Twelve people, among them six policemen, were killed and 14 others wounded in a series of attacks across Iraq on Wednesday, security and hospital officials said.
Six policemen were killed when a suicide bomber detonated a vehicle packed with explosives Wednesday night at a police checkpoint in Ramadi, 100 kilometres (60 miles) west of Baghdad, an officer said, adding that there were also an unspecified number of wounded.
In the restive northern city of Mosul, unidentified gunmen shot a man dead near his home, a police officer said, while two women were wounded in a roadside bomb attack.
Five people were also killed in a string of attacks in the central province of Diyala.
Four people were killed and seven wounded when insurgents detonated bombs at the homes of three town criers whose job was to awaken people for the Ramadan pre-dawn meal, at around 3:00 am (0000 GMT) in the town of Al-Hudaid, according to an Iraqi army colonel in Diyala's security command centre.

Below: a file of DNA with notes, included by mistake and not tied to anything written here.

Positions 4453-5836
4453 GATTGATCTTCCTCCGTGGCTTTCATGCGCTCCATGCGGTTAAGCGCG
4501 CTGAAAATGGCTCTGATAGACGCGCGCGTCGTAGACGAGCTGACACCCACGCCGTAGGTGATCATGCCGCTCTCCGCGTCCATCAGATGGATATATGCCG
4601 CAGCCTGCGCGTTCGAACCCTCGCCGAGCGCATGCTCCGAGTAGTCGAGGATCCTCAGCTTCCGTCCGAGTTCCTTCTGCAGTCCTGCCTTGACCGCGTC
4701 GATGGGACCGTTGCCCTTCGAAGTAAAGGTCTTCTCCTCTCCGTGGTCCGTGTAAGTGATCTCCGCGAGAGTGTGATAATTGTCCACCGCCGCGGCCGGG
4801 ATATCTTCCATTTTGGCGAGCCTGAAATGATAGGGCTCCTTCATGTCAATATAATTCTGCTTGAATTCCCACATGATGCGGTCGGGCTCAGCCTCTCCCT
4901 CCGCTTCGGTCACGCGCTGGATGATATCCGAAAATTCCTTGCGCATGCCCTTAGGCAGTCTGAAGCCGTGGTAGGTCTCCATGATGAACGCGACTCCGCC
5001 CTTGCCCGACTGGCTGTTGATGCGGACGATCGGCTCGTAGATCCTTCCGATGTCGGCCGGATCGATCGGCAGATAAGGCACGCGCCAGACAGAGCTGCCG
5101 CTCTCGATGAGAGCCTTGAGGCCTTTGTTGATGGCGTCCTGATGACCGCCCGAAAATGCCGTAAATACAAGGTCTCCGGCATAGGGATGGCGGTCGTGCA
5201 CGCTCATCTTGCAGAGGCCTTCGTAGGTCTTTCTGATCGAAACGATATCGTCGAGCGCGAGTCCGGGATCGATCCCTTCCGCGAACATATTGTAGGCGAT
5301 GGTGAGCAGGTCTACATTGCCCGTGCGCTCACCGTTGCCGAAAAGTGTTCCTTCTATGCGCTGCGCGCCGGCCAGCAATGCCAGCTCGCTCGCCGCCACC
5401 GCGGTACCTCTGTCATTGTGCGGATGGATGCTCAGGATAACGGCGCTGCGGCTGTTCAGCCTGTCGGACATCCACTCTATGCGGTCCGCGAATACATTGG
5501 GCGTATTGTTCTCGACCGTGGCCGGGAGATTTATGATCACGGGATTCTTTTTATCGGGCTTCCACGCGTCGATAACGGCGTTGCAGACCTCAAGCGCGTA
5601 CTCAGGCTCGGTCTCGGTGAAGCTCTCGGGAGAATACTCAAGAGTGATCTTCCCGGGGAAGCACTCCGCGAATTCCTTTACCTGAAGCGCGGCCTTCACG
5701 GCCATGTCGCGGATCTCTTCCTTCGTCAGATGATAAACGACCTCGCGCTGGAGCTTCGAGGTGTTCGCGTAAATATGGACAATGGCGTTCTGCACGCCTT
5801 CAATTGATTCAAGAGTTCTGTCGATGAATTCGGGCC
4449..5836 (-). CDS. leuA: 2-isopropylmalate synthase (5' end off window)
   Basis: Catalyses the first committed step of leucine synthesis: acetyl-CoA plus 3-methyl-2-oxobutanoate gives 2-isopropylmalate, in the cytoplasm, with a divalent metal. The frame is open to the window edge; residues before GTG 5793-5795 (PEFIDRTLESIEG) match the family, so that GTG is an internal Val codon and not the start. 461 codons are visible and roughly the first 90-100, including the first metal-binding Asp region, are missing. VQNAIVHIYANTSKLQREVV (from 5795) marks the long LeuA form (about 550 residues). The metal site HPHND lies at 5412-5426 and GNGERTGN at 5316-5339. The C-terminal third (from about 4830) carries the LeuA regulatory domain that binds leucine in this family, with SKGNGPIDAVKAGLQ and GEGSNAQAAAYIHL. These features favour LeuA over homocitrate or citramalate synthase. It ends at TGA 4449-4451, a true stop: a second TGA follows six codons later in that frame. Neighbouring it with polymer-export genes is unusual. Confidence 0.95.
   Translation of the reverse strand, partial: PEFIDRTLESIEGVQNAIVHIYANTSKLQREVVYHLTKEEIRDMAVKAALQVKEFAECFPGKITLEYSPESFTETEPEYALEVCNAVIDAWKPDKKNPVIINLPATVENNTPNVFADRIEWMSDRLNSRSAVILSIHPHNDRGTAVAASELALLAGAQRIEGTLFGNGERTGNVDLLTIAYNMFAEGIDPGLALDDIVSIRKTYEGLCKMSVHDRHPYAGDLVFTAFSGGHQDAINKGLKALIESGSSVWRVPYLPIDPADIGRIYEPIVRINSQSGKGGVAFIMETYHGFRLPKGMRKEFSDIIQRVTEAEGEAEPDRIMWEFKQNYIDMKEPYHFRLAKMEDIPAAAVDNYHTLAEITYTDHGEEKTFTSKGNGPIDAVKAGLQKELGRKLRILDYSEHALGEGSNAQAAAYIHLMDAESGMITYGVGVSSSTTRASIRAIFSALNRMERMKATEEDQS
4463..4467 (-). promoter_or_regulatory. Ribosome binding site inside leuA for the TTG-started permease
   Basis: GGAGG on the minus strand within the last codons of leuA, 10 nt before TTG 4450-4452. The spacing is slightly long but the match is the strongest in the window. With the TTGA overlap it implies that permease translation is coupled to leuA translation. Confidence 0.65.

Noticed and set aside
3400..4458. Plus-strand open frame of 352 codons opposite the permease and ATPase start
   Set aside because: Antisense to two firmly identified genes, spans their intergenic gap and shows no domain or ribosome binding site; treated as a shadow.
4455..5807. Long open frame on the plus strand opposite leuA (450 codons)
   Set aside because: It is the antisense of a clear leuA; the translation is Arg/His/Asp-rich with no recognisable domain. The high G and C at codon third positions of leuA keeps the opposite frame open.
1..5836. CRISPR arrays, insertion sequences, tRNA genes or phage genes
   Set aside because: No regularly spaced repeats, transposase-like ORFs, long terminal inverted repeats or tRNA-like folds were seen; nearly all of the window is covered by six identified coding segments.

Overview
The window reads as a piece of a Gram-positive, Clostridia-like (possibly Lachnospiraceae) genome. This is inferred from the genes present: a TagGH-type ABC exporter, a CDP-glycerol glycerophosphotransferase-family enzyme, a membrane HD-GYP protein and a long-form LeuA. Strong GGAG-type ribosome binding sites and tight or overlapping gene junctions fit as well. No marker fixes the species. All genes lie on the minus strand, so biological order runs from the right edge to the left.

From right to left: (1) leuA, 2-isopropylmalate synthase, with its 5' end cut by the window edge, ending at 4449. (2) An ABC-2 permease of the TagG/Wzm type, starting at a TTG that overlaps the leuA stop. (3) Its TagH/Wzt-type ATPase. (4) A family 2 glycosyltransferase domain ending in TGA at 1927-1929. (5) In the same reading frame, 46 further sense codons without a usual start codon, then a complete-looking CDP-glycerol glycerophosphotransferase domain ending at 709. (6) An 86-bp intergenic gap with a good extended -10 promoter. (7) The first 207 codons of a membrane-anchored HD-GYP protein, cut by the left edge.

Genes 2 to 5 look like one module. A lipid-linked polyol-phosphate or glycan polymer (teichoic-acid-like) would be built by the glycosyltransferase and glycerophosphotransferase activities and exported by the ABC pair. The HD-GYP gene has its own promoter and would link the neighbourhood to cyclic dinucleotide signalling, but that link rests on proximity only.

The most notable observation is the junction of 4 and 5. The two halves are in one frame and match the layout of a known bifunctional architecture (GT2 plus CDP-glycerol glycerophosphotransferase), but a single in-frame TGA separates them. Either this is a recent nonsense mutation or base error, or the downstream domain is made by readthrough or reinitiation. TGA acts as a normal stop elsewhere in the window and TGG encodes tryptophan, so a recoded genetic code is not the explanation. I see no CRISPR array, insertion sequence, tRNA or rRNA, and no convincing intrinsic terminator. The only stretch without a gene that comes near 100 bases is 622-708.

"Among the dead were a woman and a child, and two women and a child were among the wounded," the colonel said, speaking on condition of anonymity. He added that rescue workers were still searching the rubble of the houses, and warned the toll could rise.
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Firas al-Dulaimi, a doctor at the main hospital in Diyala provincial capital Baquba, confirmed that four people had died and seven were injured.
None of the three town criers were among the casualties, the army colonel said.
In the centre of Baquba, meanwhile, an anti-Qaeda militiaman was gunned down at around 8:00 am (0500 GMT) by insurgents equipped with silenced pistols, according to the colonel.
The militiaman was a member of the Sahwa, made up of Sunni tribes that sided with the US military against Al-Qaeda from late 2006, helping to turn the tide of Iraq's bloody insurgency.
Also in Baquba, a roadside bomb targeting police Lieutenant Colonel Hamid al-Karkhi left the officer and his driver wounded, the army colonel said.
Meanwhile, in Baghdad, three people were wounded Wednesday morning when a roadside bomb struck against an Iraqi army patrol in Allawi, in the west of the capital, an interior ministry official said.
Wednesday's violence comes after Al-Qaeda's front group in Iraq threatened a campaign of 100 attacks, starting mid-August, to avenge the death of Osama bin Laden in a US special forces raid in Pakistan nearly four months ago.
Violence is down across Iraq from its peak in 2006 and 2007, but attacks remain common. A total of 259 people were killed in violence in Iraq in July, according to official figures, the second-highest figure in 2011.